As the name suggests, fileless malware does not rely on any physical files being transferred and stored on the infected machine. Instead, fileless malware works by hijacking the functions of legitimate programs and services to carry out malicious actions.
This usually takes the form of process injections or registry tampering. Examples of fileless malware that are commonly encountered are:
However, fileless malware can also be executed in memory via mundane, every-day programs like a web browser, PDF viewer, or spreadsheet software. In Windows environments, WMI (Windows Management Instrumentation) and PowerShell are common services hijacked for fileless attacks.
Malware files are usually the most obvious IoC (Indicator of compromise) that’s the easiest to detect with antivirus software or manually. The main motivation behind fileless attacks from an attacker’s point of view is that it eliminates the most obvious footprint.
Why Should Your Organization Be Concerned About Fileless Malware?
According to a report by Cisco, fileless malware was responsible for 30% of all detected IoCs from January 1st to June 30th, 2020. This probably means it was the most common form of attack against corporate endpoints.
The very nature of fileless malware also makes it a threat that should be taken seriously. Because it leaves behind very little evidence, it can only be detected by the most sophisticated security solutions. This increases the time to detect and delays any remedial actions – resulting in potentially catastrophic damage.
It’s the perfect launching pad for an APT (advanced persistent threat) attack that lies dormant within the compromised system. Attackers then lie in wait, either slowly trickling away precious data or waiting for opportunities to score big. It can also act as a springboard for future attacks.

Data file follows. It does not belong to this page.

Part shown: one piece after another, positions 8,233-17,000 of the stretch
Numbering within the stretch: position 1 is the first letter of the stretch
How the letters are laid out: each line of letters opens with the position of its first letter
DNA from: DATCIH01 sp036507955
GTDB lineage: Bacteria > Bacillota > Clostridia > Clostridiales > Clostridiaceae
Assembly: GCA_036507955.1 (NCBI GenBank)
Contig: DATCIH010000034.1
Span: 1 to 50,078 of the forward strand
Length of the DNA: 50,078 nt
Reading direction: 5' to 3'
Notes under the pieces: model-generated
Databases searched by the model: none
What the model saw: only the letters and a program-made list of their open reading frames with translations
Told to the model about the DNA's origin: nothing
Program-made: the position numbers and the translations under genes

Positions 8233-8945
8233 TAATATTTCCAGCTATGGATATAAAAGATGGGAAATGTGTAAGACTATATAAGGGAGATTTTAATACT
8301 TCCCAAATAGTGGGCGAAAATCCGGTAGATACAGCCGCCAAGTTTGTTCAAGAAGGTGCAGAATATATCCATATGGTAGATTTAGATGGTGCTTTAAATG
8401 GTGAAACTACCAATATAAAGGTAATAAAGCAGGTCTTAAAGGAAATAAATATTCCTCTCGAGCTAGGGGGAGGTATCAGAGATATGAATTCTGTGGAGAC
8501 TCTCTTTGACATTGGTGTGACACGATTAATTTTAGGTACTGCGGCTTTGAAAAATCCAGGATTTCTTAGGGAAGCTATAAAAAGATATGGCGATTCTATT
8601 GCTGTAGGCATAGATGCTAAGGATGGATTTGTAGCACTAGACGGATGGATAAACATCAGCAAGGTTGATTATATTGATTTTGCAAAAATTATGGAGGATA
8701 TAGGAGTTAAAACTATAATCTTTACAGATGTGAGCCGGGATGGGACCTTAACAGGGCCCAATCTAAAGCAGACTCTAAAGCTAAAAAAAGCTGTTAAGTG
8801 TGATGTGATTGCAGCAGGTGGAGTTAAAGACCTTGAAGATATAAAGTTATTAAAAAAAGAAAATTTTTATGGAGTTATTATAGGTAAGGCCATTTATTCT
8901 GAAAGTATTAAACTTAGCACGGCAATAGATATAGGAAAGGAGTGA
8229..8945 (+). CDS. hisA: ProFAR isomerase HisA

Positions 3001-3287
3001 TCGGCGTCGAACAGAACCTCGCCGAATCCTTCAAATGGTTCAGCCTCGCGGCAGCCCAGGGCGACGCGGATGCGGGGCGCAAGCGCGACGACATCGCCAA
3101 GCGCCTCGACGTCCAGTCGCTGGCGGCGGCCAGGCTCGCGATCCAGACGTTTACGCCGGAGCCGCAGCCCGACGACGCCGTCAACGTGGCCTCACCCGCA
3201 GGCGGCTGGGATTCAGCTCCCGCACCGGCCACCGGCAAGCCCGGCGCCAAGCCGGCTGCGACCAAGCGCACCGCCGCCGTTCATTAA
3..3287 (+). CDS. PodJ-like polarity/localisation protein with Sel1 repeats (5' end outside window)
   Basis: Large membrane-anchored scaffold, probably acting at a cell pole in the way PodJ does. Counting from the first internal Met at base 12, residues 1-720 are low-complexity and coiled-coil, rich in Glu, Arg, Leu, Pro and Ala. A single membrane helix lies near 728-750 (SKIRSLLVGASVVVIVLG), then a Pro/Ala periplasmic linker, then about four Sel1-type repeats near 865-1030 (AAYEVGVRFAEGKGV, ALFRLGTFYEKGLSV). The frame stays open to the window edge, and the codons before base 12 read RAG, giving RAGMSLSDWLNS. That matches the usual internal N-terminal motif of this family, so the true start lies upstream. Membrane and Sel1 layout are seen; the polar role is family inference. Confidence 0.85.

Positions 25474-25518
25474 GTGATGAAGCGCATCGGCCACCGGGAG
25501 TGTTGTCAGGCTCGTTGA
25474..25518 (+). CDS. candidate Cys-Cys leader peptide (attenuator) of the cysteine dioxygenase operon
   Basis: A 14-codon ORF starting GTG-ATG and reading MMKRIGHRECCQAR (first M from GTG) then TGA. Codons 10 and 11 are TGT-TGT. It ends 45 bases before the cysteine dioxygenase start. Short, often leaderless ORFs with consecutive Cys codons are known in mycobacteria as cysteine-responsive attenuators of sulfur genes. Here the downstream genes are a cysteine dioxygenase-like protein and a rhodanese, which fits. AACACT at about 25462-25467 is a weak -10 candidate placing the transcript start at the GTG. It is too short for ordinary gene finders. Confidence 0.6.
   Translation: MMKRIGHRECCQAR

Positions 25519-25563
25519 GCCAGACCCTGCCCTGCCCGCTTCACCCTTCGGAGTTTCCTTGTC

How to Find, Remove, and Prevent Fileless Malware Attacks?
Luckily, methods of detecting and responding to fileless malware attacks have been well-documented. It’s more an issue of staying in accordance with best practices and having appropriate Incident Response (IR) in place.
Monitor the System Behavior
As mentioned, the most common fileless malware piggyback on legitimate, privileged processes such as PowerShell or WMI. Closely monitoring these services for unusual activity is usually the most effective way to detect fileless malware, for example:
- Remote command execution by PowerShell
- Elevating standard user privileges to administrator privileges without authorization
- Unfamiliar processes executing in main memory
- Suspicious modifications to Windows registry keys
- Certain event IDs captured in Windows logs
Fileless attacks most commonly spread over the internet via botnets that find vulnerable applications to hijack. These programs, such as Microsoft Office or a web browser then execute command-line or PowerShell commands at run-time. Rule-based detection might be able to detect when these types of executions are malicious instead of benign.
Other forms of detection, like making use of machine learning to study malware behavior and automate defense are becoming more widespread. Enterprise endpoint security software are relying on this method more and more.
Preventing fileless attacks altogether is much more challenging. A simple action, like opening an unsafe email or running a browser-based Flash application can trigger an infection. The most effective defense is a robust Incident Response process. This includes:
- High-quality and updated malware detection and remediation software
- An IR team on retainer or in-house
- Organization-wide awareness and training
- A standardized response plan with reproducible steps, e.g.:
With the knowledge of how fileless malware works as well as how to find, remove, and prevent fileless malware attacks, it’s time to bolster your organization’s defenses against this stealthy and harmful type of exploitation.